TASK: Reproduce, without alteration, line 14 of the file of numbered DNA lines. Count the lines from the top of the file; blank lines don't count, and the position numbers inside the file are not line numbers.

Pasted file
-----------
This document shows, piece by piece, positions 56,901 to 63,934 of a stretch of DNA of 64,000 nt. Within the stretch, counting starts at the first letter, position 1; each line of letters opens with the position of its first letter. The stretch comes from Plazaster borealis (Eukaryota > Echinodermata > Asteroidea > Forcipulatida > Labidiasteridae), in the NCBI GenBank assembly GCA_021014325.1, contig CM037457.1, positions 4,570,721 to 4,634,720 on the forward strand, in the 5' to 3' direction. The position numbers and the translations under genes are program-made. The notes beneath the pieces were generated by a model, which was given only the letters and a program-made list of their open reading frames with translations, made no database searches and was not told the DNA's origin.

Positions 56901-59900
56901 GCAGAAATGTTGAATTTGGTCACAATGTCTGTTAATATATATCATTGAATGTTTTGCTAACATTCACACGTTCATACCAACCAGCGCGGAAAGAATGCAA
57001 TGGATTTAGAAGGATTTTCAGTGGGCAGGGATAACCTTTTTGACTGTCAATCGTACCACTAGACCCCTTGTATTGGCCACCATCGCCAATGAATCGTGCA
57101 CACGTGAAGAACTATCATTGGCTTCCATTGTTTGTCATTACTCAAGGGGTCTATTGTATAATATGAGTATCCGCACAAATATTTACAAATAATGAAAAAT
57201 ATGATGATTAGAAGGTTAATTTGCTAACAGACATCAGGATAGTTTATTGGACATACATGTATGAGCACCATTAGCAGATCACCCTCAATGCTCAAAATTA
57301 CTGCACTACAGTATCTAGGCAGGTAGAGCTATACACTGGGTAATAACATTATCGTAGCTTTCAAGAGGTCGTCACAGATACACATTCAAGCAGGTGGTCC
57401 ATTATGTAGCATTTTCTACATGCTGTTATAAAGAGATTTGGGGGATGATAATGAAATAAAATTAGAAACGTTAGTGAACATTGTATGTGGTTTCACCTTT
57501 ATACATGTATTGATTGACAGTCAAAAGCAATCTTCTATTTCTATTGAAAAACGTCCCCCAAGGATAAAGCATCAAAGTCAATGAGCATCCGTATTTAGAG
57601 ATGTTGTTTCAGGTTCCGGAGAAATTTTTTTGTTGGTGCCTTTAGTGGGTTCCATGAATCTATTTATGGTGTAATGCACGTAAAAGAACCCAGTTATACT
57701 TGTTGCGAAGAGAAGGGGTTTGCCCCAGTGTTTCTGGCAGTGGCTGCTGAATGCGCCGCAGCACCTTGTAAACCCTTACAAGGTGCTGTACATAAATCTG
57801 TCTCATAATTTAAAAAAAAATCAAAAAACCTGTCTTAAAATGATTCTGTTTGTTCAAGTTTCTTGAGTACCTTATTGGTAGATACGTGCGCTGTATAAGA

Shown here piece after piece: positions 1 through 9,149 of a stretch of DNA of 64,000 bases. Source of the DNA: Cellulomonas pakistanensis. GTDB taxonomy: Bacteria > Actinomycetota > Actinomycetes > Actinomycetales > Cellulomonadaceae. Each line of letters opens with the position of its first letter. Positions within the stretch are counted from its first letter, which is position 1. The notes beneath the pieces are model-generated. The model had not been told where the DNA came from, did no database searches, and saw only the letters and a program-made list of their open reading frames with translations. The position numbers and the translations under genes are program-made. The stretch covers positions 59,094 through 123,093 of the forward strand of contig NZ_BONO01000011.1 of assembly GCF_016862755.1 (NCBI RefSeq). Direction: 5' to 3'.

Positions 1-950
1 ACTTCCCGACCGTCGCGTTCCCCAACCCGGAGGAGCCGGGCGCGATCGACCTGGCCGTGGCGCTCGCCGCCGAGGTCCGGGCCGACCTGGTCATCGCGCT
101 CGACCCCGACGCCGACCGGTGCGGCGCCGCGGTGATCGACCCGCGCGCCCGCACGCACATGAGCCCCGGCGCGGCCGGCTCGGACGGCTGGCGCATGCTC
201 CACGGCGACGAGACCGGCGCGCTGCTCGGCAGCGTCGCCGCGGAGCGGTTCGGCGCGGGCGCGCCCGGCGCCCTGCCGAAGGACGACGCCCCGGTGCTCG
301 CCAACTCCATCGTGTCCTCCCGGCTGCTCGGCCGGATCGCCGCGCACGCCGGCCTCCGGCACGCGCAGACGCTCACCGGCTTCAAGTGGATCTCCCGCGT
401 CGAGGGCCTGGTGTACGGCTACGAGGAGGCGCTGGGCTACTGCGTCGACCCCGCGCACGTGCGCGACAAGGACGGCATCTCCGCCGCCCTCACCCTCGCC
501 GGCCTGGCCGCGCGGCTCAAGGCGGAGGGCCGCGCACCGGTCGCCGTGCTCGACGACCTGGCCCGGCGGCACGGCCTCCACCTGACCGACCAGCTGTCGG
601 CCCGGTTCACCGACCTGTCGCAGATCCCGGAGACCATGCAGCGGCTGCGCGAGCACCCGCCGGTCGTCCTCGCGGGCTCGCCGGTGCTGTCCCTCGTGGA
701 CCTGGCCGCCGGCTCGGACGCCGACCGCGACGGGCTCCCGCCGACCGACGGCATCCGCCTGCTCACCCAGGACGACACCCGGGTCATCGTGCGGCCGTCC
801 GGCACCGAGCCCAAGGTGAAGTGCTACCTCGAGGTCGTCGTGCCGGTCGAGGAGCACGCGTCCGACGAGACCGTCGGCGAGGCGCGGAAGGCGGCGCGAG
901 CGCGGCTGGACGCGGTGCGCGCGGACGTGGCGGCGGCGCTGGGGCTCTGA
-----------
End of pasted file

Positions 1-950